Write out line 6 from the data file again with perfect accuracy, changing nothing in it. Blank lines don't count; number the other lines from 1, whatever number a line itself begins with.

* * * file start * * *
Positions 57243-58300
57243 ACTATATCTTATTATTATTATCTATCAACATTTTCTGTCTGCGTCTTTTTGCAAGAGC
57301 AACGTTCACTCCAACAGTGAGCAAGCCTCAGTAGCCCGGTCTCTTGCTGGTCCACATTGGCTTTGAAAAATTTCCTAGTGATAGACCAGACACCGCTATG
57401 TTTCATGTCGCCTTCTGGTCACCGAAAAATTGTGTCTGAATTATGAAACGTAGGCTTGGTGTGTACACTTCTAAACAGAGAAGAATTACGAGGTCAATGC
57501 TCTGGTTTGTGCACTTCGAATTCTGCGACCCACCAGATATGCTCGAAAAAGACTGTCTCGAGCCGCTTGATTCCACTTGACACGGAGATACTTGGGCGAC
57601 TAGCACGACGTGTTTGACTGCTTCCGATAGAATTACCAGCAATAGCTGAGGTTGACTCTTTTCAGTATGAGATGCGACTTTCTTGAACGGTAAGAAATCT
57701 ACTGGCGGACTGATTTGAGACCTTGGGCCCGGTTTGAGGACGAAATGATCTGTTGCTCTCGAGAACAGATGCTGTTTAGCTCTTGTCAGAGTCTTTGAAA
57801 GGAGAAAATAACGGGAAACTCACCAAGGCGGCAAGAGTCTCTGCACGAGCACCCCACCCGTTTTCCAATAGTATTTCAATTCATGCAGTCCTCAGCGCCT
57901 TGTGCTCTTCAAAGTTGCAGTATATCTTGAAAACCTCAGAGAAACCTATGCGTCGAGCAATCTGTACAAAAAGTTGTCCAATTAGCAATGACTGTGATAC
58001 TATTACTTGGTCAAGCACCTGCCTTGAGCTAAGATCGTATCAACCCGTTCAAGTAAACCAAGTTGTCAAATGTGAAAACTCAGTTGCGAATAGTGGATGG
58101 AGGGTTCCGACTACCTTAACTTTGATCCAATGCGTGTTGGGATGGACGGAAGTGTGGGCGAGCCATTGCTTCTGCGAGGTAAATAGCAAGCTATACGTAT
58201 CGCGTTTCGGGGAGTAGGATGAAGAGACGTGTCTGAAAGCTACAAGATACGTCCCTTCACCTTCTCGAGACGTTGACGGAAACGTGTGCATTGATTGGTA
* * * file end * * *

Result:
57601 TAGCACGACGTGTTTGACTGCTTCCGATAGAATTACCAGCAATAGCTGAGGTTGACTCTTTTCAGTATGAGATGCGACTTTCTTGAACGGTAAGAAATCT